AS OUTPUT FALLS, UNEMPLOYMENT RISES
Changes in the economy’s output of goods and services are strongly correlated with changes in the economy’s utilization of its labor force. In other words, when real GDP declines, the rate of unemployment. This fact is hardly surprising: When firms choose to produce a smaller quantity of goods and services, they layoff workers, expanding the pool of unemployed.
Figure 1 A Look at Short-Run Economic Fluctuations
This figure shows real GDPin panel (a), investment spending in panel (b), and unemployment in panel (c) for the U.S. economy using quarterly data since 1965. Recessions are shown as the shaded areas. Notice that real GDP and investment spending decline during recessions, while unemployment rises.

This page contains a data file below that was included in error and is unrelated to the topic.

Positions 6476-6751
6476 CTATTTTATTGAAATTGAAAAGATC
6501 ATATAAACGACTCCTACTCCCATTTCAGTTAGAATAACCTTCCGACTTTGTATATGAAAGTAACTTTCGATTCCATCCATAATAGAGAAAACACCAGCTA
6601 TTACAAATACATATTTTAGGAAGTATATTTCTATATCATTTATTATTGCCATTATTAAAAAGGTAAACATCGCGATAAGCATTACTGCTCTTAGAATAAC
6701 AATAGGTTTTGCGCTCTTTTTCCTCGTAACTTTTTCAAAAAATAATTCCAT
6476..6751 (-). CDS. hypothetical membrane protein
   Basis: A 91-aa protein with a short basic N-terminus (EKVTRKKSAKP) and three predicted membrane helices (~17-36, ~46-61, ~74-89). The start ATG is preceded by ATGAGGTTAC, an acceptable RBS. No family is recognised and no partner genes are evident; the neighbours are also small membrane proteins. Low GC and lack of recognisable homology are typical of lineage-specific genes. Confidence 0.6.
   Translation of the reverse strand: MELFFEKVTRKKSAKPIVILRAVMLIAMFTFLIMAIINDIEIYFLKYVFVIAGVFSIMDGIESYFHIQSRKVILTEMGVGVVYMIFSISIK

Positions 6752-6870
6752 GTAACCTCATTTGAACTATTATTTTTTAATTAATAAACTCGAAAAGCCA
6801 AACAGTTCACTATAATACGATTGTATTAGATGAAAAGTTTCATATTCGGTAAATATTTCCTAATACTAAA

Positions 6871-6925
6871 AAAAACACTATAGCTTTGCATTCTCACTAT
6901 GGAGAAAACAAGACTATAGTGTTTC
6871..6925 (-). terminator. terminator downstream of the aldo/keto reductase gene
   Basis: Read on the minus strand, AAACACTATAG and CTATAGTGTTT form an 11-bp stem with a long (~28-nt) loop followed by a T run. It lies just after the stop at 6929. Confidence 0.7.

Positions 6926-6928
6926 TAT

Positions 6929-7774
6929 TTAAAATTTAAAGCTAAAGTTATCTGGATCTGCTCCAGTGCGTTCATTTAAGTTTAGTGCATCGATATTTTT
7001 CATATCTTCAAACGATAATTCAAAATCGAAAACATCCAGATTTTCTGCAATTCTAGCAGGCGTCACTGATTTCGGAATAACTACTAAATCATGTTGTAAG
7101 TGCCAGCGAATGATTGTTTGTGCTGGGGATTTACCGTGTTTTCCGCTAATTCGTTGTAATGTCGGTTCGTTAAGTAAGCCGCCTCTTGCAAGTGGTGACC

Panel (c) of. Figure 1 shows the unemployment rate in the U.S. economy since 1965. Once again, recessions are shown as the shaded areas in the figure. The figure shows clearly the impact of recessions on unemployment. In each of the recessions, the unemployment rate rises substantially. When the recession ends and real GDP starts to expand, the unemployment rate gradually declines. The unemployment rate never approaches zero; instead, it fluctuates around its natural r.ate of about 5 or 6 percent.